Feeding Hong Kong recently ran an exchange programme with The Food Bank Singapore, providing an opportunity for both organisations to share insights, best practices, and innovative approaches to addressing food insecurity in their respective communities.
In February, Edmond Lo, Food Sourcing Executive from Feeding Hong Kong, had the opportunity to visit The Foodbank Singapore (FBSG). Shortly afterwards, Ng Wei Ming, Management Executive of FBSG paid a visit to Hong Kong.
Like Feeding Hong Kong, FBSG receives donated food, much of which would otherwise be wasted, and makes it available to those in need via a network of charity partners. We are both registered members of The Global Foodbanking Network.
Edmond said, “One key issue discussed was that 10.4% of those surveyed in FBSG’s 2020 Hunger Report had experienced food insecurity.” FBSG is committed to helping these underprivileged individuals and families and has implemented innovative programmes such as a vending machine project to make nutritious food more accessible.
This innovative project, launched during the COVID-19 pandemic, uses vending machines to provide food to those in need. Food recipients may receive nutritious meals without needing to visit the food bank, thanks to around 40 vending machines in 14 locations across Singapore. Especially during the pandemic, these machines provided a safe, socially distanced, flexible and convenient way for those in need to access food support. Another programme that Edmond learned about was the bank card programme, which allows food recipients to use preloaded cards to redeem food from local eateries, providing recipients with more food options and agency.
During his visit, Edmond also had a meeting with Singapore’s Ministry of Social and Family Development to discuss the vending machine project and how it could potentially be implemented throughout the country. This demonstrates the government’s interest and willingness to work with food banks like FBSG to address food insecurity issues.
He commented, “This shows the importance of coordination among food banks, ensuring they work together efficiently, minimise duplication, and maximise impact. For example, food banks can strategically focus on different areas of the country or city, or on different food industry businesses.”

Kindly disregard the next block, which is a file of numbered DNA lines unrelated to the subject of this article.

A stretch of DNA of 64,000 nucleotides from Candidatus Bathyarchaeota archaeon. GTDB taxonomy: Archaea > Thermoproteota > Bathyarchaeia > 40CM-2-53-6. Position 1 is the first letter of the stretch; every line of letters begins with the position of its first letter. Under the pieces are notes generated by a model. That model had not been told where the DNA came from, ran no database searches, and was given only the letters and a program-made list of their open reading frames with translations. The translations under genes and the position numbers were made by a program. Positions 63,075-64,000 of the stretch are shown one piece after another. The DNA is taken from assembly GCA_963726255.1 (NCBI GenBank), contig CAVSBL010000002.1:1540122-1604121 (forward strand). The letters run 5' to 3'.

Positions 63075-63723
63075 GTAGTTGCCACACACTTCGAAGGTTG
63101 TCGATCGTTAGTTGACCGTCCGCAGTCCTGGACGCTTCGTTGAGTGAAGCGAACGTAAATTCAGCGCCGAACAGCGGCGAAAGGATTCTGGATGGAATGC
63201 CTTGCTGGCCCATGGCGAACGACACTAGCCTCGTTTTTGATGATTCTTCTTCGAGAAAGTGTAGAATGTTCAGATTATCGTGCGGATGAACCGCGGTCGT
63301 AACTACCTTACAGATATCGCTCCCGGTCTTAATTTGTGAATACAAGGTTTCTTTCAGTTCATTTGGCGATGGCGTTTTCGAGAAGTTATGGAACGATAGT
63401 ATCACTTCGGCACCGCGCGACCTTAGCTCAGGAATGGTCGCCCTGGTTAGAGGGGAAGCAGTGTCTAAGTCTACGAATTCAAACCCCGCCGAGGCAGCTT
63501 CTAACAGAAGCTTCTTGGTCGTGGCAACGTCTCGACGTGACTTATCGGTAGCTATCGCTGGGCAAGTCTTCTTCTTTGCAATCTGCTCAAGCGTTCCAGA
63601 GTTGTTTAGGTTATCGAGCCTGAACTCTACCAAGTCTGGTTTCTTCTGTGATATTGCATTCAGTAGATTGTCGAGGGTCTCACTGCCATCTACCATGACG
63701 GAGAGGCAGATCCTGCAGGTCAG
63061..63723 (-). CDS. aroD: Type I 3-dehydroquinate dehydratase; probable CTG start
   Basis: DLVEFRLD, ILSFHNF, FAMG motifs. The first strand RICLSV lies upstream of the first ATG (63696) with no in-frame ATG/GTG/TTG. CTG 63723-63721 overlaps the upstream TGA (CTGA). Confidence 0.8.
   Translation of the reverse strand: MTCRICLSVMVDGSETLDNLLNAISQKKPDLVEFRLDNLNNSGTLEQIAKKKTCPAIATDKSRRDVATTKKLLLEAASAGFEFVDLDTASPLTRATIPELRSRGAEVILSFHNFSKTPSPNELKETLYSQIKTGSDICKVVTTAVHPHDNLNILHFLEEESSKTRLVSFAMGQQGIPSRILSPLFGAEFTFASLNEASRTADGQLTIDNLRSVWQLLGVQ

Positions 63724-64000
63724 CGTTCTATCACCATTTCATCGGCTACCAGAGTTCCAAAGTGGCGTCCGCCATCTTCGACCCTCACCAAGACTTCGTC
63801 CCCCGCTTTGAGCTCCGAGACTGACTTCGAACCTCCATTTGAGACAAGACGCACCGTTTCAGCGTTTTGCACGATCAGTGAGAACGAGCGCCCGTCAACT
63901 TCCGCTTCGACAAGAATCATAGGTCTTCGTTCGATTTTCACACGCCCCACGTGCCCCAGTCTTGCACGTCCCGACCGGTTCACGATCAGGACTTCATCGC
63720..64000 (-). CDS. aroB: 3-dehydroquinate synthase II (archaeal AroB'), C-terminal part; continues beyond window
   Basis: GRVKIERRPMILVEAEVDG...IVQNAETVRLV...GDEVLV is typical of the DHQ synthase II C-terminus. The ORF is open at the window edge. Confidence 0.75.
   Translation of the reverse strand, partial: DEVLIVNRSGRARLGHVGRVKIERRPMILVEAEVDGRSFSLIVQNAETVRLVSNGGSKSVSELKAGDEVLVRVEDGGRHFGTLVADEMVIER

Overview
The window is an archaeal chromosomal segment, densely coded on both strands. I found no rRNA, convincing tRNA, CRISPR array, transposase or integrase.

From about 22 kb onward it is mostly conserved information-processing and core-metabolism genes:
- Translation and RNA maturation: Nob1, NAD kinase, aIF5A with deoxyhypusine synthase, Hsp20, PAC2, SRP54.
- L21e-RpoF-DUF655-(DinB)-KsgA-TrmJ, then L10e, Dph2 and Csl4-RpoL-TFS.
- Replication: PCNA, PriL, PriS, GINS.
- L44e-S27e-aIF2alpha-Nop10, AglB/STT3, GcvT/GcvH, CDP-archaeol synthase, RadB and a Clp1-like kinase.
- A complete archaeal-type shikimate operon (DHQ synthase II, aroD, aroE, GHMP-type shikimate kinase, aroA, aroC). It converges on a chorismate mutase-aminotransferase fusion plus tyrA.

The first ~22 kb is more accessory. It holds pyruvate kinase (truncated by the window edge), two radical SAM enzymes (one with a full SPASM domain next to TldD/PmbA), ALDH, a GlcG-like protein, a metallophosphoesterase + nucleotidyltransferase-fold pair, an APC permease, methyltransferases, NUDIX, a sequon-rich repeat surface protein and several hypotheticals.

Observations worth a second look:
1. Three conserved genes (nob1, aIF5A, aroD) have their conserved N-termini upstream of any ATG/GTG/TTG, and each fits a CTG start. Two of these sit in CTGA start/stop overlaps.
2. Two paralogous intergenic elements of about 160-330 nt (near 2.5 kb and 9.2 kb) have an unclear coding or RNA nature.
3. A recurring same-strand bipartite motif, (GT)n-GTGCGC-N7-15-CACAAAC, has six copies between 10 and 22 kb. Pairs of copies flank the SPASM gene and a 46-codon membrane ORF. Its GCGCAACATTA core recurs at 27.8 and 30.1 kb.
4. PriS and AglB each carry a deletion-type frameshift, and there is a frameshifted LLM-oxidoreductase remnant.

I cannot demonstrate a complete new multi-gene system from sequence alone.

In fact, Edmond found that the Singapore society including the F&B industry was highly receptive and open to food donation, and saw support from government as well as a strong level of willingness in food companies to increase food donations where appropriate.
While discussing a food bank’s key to success, Edmond believed that agility is important, as change is the norm. “It is very important to have a fresh mindset and be open to change, which is necessary to adapt and respond to the needs of the community.” For example, FBSG was able to implement a programme to deliver millions of meals during the nation’s lockdown during the pandemic, demonstrating their ability to respond swiftly to emerging needs.
Besides hard work, Edmond also had some fun and unforgettable experiences during his visit to Singapore. He had the opportunity to join the team as they collected surplus food from donation boxes and food drives. What made this experience particularly unusual was that he didn’t sit in the co-pilot’s seat during the journey. Instead, he sat together with the collected food in the back of the car, sipping on the famous local drink, Milo. “I have never sat with food at the back of the car! It was really interesting!” Edmond said.
At Feeding Hong Kong, we are constantly looking for new ways to support the community and ensure that surplus food is put to good use. Our visit to FBSG was an opportunity to learn from our sister food bank and explore new ways to make a difference. We are grateful for their hospitality and look forward to continuing to work together to build a more equitable and sustainable future.
Huge thanks to The Food Bank Singapore, for your innovative approach, hard work and commitment to serving the community!
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